the end. Part of the ethics of evaluation work is managing expectations about positive evaluations and enforcing reporting about "unexpected outcomes", both good and bad. 

It's refreshing to see big international donors recognising that independent external project evaluations aren't as productive as participatory action projects with communities - that translates in my mind to smaller scale startup projects in not waiting
 until user interface design to consult with users, but rather investigating the whole user experience from project conception forwards, which may be more costly upfront but results in more meaningful and valuable products.

In terms of changing organisational culture... valuing people elements of open data projects as much as technical elements seems to be a theme on this list of late :) 

From: okfn-au [okfn-au-bounces at lists.okfn.org] on behalf of Steven De Costa [steven.decosta at linkdigital.com.au]

Sent: Monday, 11 May 2015 9:27 AM

To: Open Knowledge discussion list for Australia.

Subject: Re: [@OKau] Intelligent Data Management

Yep. Publish via CKAN :) internally as an information asset register or externally as open data.

And, let the custodians publish so the learn how. If they don't know how then teach them :)

On Monday, May 11, 2015, Ben Searle <ben at odiqueensland.org.au> wrote:


I earlier emails last week I wrote about what i was calling the missing link, and suggested that many agencies get no or little value from participating in the open data movement.

I also referred to a concept I called intelligent Data Management.  This raised a few comments….

I would like to elaborate on the Intelligent Data Management concept.

In simple terms Intelligent Data Management is where an organisation is at a data management maturity level where it appreciates the value of the data it collects and creates and applies appropriate organisational support to the data creation process. 
 By this I mean that data is well document by those that create it.  A simple concept, but one vary rarely undertaken, at least in my experience.

Documenting data is not a natural thing for an organisation, those that are best placed to do this have no real business need to do it (they already know all about the data), they also are not given any incentive to document the data, in fact often the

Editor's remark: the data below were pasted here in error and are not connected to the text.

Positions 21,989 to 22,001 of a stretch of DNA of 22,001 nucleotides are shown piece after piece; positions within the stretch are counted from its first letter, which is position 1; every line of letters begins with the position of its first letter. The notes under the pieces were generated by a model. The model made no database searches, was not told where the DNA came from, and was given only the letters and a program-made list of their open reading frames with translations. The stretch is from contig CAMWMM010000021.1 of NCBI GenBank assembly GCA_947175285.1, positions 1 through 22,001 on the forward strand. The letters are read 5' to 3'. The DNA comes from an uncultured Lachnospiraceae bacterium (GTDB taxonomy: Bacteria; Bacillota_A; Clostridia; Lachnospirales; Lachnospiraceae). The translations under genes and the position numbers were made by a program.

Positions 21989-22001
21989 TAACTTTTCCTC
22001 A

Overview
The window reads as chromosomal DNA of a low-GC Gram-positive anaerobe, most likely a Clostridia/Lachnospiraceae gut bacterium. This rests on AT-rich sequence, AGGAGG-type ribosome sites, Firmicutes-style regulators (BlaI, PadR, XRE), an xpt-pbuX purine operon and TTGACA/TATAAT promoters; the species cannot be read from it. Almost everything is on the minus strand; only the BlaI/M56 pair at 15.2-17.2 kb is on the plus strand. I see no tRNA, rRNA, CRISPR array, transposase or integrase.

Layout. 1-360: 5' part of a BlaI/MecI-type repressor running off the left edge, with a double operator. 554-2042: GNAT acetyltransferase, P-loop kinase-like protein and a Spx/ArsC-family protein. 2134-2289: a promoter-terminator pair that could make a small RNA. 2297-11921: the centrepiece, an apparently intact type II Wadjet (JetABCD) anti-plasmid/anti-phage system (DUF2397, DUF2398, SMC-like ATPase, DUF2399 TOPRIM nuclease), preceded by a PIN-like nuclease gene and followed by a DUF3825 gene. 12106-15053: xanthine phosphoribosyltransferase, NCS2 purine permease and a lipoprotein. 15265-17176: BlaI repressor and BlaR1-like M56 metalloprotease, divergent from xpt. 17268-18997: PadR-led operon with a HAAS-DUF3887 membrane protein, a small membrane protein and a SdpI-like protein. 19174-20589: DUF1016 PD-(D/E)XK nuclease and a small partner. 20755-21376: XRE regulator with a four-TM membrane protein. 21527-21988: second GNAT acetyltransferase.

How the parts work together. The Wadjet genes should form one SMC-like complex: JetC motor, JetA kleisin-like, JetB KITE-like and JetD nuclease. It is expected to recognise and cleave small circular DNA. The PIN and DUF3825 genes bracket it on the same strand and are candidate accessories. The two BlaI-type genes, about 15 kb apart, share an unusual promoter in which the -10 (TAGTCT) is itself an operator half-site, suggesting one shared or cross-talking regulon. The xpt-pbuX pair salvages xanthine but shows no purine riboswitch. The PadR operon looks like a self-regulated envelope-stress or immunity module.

opposite.  They are pressured to produce more data, not ‘waste’ time on documenting the data.

What happened in most organisations with data not effectively documented?  It cannot  be easily located for re-use.  Also, if it is found, then because e potential new user cannot understand its provenance, then they are unsure if it is suitable for re-use
 and often re-create the data.

This costs the organisation a considerable amount in resources, lost opportunities and poor decisions.

A simple fix is to have an organisational culture (supported strongly by senior management) that data is an asset and should be treated as such.  This means that any data collected or created must be effectively documented.  This takes a small amount of
 additional resources but this ‘additional cost’ is returned as a significant reduction in the cost of ‘not finding data’ for this organisation.

Data creators need incentives to document the data they create and their managers also =need to be rewarded for this effort.

This is not rocket science, just organisational culture. 

As an analogy, when successful document management systems (DMS) are implemented, as much is spent on staff training and cultural change (to ensure each document is effectively described) as is spent on the actual technology so that the DMS actually works
 and returns on the investment.  Examples of this are common and the same principle applies to data management.  Organisation focus on the technology, not the organisational culture….

What has this to do with open data?  If an organisation has its data sets well described locatable and usable, it becomes a much simpler exercise to make the data publicly available.  Additionally, when the data is well documented, its value to the open
 data community is significantly higher…

So, any thoughts, on how to change this organisational cultural barrier?



ODI Queensland

0400 453 601

ben at odiqueensland.org.au

70-72 Bowen Street

Spring Hill

Queensland  4000  Australia